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STP 1193

Use of Waste Materials in Hot-Mix Asphalt

H. Fred Waller, editor

ASTM Publication Code Number (PCN) 04-011930-08

ASTM 1916 Race Street Philadelphia, PA 19103

Library of Gongress Cataloging-in-Publication


Use of waste materials in hot-mix asphalt / H. Fred Waller, editor. (STP ; 1193) Includes bibliographical references and index. ISBN 0-8031-1881-3 I. Asphalt emulsion mixtures. 2. Waste products as road materials. 3. Pavements, Asphalt. I. Waller, H. Fred, 1926II. American Society for Testing and Materials. III. Series: ASTM special technical publication ; 1193. TE275.U84 1993 625.8'5--dc20 93-23992 CIP

Copyright 9 1993 A M E R I C A N SOCIETY F O R TESTING A N D M A T E R I A L S , Philadelphia, PA. All rights reserved. This material may not be reproduced or copied, in whole or in part, in any printed, mechanical, electronic, film, or other distribution and storage media, without the written consent of the publisher.

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Peer Review Policy

Each paper published in this volume was evaluated by three peer reviewers. The authors addressed all of the reviewers' comments to the satisfaction of both the technical editor(s) and the ASTM Committee on Publications. To make technical information available as quickly as possible, the peer-reviewed papers in this publication were printed "camera-ready" as submitted by the authors. The quality of the papers in this publication reflects not only the obvious efforts of the authors and the technical editor(s), but also the work of these peer reviewers. The ASTM Committee on Publications acknowledges with appreciation their dedication and contribution to time and effort on behalf of ASTM. Printed in Baltimore, MD June 1993

This publication, Use of Waste Materials in Hot-Mix Asphalt, contains papers presented at the symposium on A Critical Look at the Use of Waste Materials in Hot-Mix Asphalt, held in Miami, FL on 8 Dec. 1992. The symposium was sponsored by A S T M Committee D-4 on R o a d and Paving Materials. H. Fred Waller of the Asphalt Institute in Raleigh, NC, presided as symposium chairman and is the editor of the resulting publication.

Overview--H. F. WALLER vii


Waste Materials in Hot-Mix A s p h a l t - - A n Overview--P. s. KANDHAL Current Nationwide Status of the Use of Waste Materials in Hot-Mix Asphalt Mixtures and Pavements--s. K. CIESIELSKI AND R. J. COLLINS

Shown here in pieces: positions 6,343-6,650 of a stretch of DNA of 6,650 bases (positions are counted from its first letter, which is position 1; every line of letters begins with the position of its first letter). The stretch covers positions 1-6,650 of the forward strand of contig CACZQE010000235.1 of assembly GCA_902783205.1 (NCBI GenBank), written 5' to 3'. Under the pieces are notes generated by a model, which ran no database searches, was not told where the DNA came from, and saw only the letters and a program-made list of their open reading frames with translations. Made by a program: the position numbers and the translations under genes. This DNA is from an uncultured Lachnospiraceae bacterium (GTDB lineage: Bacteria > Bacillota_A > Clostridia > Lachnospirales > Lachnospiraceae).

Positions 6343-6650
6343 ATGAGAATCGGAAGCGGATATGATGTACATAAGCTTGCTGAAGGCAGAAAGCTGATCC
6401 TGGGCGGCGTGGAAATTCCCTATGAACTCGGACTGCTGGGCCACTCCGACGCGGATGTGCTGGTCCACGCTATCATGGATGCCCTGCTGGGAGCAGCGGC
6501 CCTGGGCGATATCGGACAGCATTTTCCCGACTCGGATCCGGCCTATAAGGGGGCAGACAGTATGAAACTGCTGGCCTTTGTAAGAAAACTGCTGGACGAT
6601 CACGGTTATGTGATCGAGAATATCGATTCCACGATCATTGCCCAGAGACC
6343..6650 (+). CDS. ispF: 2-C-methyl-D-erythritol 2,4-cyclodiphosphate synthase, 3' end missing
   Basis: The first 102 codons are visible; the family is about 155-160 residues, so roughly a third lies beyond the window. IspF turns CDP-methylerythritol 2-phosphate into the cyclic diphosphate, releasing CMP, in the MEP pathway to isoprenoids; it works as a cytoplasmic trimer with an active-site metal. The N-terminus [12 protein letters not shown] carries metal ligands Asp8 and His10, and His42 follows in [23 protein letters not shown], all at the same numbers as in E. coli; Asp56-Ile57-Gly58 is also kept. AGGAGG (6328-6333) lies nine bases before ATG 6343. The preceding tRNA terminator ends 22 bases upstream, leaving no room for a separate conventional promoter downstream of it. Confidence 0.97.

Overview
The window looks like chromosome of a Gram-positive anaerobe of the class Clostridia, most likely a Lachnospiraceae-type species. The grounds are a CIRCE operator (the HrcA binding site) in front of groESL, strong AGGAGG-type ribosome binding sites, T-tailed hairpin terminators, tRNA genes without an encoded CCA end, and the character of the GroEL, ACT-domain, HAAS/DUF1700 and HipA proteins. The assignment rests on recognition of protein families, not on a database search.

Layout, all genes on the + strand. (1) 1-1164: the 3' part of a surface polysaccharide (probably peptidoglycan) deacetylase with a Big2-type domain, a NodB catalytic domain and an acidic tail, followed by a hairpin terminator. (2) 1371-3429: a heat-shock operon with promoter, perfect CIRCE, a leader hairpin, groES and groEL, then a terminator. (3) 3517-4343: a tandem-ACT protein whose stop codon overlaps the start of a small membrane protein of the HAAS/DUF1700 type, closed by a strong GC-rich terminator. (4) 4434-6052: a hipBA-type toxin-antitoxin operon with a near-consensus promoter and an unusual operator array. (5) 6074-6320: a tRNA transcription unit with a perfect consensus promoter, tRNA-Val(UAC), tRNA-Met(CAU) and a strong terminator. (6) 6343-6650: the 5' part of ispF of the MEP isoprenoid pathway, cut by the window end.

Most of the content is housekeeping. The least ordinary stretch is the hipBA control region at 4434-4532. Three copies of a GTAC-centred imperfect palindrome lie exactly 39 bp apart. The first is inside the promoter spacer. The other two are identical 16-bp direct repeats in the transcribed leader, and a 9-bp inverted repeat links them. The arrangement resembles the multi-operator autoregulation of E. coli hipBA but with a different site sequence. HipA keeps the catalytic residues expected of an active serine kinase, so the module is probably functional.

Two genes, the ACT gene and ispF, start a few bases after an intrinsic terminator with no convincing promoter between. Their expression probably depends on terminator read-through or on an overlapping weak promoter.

Recycled Tire Rubber as an Asphalt Modifier--s. SHULER AND C. ESTAKHRI

A Laboratory Evaluation of Recycled Tire Rubber in Hot-Mix Asphalt Paving


Systems--K. R. HANSEN AND G. ANDERTON The Use and Recycling of Waste Tire Rubber Hot Mix at Thamesville O n t a r i o - V. AURILIO, D. F. LYNCH, AND R. P. NORTHWOOD




Evaluation of Crushed Glass in Asphalt Paving Mixtures--g. c. WEST,




MSW Ash Aggregate for Use in Asphalt Concrete--R. w. STYRON, F. H. GUSTIN,




Properties of Dense-Graded and Stone-Mastic Asphalt Mixtures Containing Roofing Shingles--D. E. NEWCOMB, M. STROUP-GARDINER~ B. M. WEIKLE,


Recycled Asphalt Roofing Materials--A Multi-Functional, Low Cost Hot-Mix

Asphalt Pavement A d d i t i v e - - K . F. GRZYBOWSKI



Petroleum Contaminated Soils in Hot-Mix Asphalt Concrete--An Overview-N . J. MEEGODA, R. T. MUELLER, D.-R. HUANG, B. H. DuBOSE, Y. CHEN,




Utilization of Recycled Polyethylene in the Preparation of Stabilized, High Performance Modified Asphalt B i n d e r s - - z . - z . LIANG~ R. T. WOODHAMS,


Enhancement of Asphalt Concrete Mixtures to Meet Structural Requirements Through the Addition of Recycled Polyethylene--D. N. LITTLE



Utilization of Scrap Tires in Flexible Pavements--Review of Existing Technology - - s. N. AMIRKHANIAN Modification of Hot-Mix Asphalt Concrete using an Ethylene-Based Copolymer-F . M. BAYOMY AND G. D. CARRAUX



Ground Rubber Tires in Asphalt-Concrete Mixtures--J. R. LUNDY, R. G. HICKS,



Performance Evaluation of Asphalt Mixtures with Gasifier Slag as Fine Aggregate-M. A. KHATRI, D. F. MARTINEZ, F. M. BAYOMY~ J. A. SALTER, AND W. T. TANG

276 293 303 305

True Cost Effectiveness of Asphalt-Rubber Paving Systems--G. R. MORRIS Author Index Subject Index

The vast quantity of waste materials accumulating throughout North America is creating costly disposal problems. Some of these materials are by-products of industrial production processing, while others are waste materials from day to day usage by consumers. With governmental agencies becoming more environmentally conscious, it is a difficult and costly task to properly dispose of many of the materials in question, particularly where restrictive provisions prohibit their disposal in sanitary landfills. Some have been classified as hazardous wastes as authorities are concerned about possible contamination of ground water. These concerns lend impetus to exploration of alternate means of disposal; thus, the idea of this symposium was born. Its purpose is to examine the merits, both pro and con, of using several types of waste materials as one of the components in the production of hot-mix asphalt (HMA). The objectives of the symposium are fourfold, namely: (1) (2) (3) (4) To To To To determine determine determine determine how waste materials should be processed and handled, how various waste materials can be physically added to the asphalt mix, the effects on mix properties and performance, and the resultant cost increase in the finished product.